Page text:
New norms to help accident victims

New norms to help accident victims

In a bid to encourage people to help accident victims, the Centre has issued a notification which will spare good samaritans from attending court and will also protect them from harassment by the police.

The Union Ministry of Road Transport and Highways notification also says if a doctor refuses to treat an accident victim, it will be treated as professional misconduct which will lead to cancellation of the licence.

The guidelines were issued in the light of a Supreme Court order, on a petition by Delhi-based NGO Save Life Foundation, to protect bystanders or good samaritans from harassment by the police.  

At present, bystanders often do not call the police or rush victims to a hospital fearing frequent questioning and court proceedings.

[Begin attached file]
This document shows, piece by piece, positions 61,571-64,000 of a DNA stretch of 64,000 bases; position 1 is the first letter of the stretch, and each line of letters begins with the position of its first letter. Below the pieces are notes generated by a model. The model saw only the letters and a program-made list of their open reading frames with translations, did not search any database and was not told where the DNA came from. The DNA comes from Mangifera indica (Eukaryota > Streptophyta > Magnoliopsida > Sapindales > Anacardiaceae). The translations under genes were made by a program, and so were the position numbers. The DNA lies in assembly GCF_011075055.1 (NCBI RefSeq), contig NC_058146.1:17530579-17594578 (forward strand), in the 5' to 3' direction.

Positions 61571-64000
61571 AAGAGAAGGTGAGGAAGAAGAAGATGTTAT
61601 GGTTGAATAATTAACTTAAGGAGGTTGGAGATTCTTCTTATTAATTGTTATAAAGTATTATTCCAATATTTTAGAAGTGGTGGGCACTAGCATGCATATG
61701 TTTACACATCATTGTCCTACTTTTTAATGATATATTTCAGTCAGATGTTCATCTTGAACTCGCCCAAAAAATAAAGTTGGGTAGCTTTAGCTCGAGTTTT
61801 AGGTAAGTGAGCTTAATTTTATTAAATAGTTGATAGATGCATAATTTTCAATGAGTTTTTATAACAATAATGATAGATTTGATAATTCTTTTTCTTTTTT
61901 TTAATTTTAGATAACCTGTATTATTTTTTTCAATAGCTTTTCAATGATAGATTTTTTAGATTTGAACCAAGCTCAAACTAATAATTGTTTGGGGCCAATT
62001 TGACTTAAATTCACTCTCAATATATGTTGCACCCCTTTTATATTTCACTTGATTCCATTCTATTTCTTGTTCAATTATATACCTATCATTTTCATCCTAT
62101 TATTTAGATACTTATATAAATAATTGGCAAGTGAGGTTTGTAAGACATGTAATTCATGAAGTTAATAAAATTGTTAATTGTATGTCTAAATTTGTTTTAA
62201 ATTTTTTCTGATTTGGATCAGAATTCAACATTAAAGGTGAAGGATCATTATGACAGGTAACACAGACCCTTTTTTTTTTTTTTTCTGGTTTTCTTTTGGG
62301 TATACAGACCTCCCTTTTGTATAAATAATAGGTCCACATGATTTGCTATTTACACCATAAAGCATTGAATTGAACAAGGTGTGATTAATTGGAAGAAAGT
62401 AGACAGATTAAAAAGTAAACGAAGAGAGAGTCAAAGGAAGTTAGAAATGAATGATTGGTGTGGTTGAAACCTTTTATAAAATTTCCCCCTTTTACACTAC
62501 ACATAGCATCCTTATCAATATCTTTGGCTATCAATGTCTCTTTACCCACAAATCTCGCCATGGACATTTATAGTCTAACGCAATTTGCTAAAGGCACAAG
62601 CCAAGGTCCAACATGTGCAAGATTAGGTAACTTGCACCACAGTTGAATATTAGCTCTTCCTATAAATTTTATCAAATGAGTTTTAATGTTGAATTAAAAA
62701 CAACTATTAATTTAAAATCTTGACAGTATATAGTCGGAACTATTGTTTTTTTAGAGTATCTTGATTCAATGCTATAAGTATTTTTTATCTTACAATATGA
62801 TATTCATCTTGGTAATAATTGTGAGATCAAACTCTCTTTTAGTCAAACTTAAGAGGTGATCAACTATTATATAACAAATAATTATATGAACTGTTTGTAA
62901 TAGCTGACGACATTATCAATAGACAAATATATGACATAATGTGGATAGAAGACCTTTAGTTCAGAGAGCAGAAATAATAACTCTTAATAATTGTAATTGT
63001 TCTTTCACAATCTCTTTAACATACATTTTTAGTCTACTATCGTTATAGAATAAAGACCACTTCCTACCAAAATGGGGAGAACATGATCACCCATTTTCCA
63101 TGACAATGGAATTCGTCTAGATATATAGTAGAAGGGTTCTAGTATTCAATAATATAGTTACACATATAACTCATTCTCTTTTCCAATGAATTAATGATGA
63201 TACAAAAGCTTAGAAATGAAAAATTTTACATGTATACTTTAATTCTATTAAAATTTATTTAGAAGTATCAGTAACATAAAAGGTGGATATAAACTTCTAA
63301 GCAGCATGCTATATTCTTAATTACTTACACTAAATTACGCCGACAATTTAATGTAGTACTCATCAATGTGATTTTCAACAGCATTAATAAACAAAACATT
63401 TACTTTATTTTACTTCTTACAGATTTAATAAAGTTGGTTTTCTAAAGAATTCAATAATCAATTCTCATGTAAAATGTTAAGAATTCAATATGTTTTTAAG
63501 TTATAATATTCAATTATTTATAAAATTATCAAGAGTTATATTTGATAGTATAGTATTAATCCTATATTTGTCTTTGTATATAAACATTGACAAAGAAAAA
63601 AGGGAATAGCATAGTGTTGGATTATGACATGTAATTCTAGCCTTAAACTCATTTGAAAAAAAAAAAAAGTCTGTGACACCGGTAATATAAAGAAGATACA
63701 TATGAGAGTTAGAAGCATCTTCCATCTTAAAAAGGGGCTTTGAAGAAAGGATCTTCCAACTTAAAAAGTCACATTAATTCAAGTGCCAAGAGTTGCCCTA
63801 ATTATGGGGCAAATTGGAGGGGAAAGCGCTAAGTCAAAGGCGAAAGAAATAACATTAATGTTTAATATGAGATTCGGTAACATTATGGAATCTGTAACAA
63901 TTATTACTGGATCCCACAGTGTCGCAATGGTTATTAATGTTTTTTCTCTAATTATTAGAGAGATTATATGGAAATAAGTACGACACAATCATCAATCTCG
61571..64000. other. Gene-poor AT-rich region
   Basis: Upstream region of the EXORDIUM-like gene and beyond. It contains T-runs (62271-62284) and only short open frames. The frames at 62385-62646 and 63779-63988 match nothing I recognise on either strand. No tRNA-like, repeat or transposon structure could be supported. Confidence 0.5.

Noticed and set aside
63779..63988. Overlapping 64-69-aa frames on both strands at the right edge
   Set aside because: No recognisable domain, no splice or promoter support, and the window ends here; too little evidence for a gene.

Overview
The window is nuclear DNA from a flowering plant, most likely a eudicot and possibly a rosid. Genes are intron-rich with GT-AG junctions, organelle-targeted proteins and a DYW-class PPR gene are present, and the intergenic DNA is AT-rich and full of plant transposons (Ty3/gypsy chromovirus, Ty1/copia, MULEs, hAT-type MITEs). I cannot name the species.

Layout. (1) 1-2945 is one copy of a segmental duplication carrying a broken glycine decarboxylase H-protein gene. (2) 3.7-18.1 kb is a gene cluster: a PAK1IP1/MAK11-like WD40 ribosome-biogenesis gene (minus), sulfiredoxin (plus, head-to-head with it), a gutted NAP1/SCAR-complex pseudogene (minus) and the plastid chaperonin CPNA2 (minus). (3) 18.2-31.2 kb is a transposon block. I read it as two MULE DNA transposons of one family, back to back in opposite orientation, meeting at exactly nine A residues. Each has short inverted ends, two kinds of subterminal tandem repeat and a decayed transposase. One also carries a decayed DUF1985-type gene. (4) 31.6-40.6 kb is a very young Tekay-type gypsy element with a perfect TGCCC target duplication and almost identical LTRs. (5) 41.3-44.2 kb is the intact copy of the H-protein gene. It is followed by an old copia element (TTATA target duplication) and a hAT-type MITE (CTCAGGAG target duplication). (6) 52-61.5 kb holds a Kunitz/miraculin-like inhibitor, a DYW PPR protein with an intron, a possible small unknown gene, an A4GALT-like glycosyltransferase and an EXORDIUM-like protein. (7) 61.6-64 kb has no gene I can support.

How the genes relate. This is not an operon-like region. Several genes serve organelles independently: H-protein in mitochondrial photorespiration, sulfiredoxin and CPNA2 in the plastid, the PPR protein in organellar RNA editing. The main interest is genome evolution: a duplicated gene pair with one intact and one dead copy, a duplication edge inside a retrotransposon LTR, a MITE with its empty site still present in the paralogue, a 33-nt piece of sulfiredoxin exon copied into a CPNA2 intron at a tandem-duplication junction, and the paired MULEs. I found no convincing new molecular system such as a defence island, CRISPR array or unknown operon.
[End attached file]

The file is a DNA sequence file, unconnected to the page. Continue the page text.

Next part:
According to the notification, a good samaritan, including an eyewitness, who takes an injured person to the nearest hospital should be allowed to leave immediately and no questions should be asked.  The good samaritan need not wait for the police and will not be made part of the medico-legal case.

If a good samaritan volunteers to be an eyewitness or agrees to be part of a medico-legal case, then the hospital or the police can accept the offer.
 

* Good Samaritans, bystanders not liable for civil, criminal liability
* State governments can reward such people for humane service
* Hospital can give receipt or certificate appreciating their act
* People who inform police about accidents need not reveal identity
* Disclosure of identity is purely voluntary

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